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Does lighting candles for Earth Hour defeat the purpose?

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(Read caption) About 400 floating candles filled the 15-metre long swimming pool at the Fairmont Royal York health club in Toronto for Earth Hour, 2008.

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Saturday, March 28, is Earth Hour, an annual international event organized by WWF to raise awareness of climate change in which participants switch off all their lights for one hour, beginning at 8:30 p.m. local time.

The first Earth Hour took place in Sydney in 2007, when 2.2 million million homes and businesses pledged to turn off their lights. The following year, the event went global, with the Golden Gate Bridge, the Coliseum, the Sydney Opera House, and the Coca-Cola billboard in Times Square all going dark. That year, 50 million people in more than 370 cities and towns worldwide switched off their lights.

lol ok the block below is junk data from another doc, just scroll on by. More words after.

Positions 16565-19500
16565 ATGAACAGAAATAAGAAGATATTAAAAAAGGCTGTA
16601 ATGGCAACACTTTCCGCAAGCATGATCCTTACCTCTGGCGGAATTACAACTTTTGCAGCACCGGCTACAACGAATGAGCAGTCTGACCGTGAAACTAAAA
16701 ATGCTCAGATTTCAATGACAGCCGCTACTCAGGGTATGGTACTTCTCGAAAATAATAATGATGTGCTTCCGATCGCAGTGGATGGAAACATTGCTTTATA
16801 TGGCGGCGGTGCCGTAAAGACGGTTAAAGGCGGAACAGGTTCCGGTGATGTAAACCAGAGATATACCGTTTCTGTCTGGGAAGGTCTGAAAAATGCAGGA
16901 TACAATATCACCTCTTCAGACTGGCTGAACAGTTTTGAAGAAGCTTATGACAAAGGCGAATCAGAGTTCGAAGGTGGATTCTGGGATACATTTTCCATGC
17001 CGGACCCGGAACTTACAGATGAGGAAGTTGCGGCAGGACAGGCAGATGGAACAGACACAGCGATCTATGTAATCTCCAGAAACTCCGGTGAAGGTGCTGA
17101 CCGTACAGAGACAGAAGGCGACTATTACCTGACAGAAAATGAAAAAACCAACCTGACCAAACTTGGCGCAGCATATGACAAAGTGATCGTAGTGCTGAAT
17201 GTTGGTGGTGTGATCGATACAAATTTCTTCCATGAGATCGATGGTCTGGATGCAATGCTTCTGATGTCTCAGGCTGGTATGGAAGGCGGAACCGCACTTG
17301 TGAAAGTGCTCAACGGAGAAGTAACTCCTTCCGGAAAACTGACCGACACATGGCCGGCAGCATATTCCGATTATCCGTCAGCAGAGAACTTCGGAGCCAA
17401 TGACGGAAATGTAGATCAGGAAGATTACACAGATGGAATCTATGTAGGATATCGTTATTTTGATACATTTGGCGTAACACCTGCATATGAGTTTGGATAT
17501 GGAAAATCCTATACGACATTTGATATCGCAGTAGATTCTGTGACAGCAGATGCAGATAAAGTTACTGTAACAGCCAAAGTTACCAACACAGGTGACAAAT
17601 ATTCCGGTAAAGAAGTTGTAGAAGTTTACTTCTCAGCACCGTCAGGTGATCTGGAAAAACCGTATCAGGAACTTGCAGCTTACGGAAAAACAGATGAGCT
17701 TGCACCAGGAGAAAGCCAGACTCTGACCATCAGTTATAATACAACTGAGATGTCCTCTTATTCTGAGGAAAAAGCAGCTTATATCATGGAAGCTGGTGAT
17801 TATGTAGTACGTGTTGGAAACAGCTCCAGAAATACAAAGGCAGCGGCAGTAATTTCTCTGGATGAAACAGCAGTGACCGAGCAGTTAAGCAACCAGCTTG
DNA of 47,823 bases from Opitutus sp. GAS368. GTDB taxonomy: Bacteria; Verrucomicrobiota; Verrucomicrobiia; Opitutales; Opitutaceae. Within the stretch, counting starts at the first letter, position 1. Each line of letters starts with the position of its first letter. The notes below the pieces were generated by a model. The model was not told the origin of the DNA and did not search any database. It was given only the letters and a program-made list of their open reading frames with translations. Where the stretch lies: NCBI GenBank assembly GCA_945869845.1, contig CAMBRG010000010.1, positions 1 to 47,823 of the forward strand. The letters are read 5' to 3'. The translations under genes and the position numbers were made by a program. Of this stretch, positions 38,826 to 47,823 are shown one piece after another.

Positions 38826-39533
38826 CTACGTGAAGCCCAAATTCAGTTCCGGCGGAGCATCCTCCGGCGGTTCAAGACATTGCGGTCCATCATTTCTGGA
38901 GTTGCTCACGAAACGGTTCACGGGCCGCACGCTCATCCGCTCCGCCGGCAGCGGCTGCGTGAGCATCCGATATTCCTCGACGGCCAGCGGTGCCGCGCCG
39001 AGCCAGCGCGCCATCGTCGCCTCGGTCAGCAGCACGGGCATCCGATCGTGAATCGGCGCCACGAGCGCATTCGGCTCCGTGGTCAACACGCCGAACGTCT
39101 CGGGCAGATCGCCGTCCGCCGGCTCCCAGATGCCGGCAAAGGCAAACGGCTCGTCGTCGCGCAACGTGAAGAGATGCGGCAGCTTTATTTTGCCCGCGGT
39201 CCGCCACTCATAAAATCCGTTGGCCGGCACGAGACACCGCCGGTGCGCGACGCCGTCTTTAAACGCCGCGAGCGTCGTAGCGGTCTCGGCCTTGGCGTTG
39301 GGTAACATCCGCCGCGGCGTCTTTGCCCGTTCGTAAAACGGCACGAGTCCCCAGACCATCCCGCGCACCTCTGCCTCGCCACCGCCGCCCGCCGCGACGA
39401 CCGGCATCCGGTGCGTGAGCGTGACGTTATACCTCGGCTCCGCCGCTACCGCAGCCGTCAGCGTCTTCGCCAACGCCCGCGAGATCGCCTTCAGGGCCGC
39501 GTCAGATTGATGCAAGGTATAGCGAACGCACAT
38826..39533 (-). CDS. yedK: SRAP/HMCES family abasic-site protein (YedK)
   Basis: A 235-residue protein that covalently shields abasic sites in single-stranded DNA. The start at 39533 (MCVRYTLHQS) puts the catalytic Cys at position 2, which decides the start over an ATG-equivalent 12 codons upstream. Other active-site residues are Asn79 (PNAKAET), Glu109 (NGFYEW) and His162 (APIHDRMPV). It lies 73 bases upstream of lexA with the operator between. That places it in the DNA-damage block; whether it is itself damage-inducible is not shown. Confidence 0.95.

This year, 2,848 cities, towns, and municipalities are joining the eco-blackout. The event's organizers say that they are shooting for 1 billion people to participate.

And during Earth Hour, what will most participants use for illumination? Candles. The Earth Hour website is filled with announcements – from New Zealand to Hong Kong to Serbia – of restaurants hosting candlelit dinners and clubs holding candlelit acoustic concerts, along with lots of tips on what to do at home during the electricity-free hour, which includes taking a candlelit bath or playing board games by candlelight.

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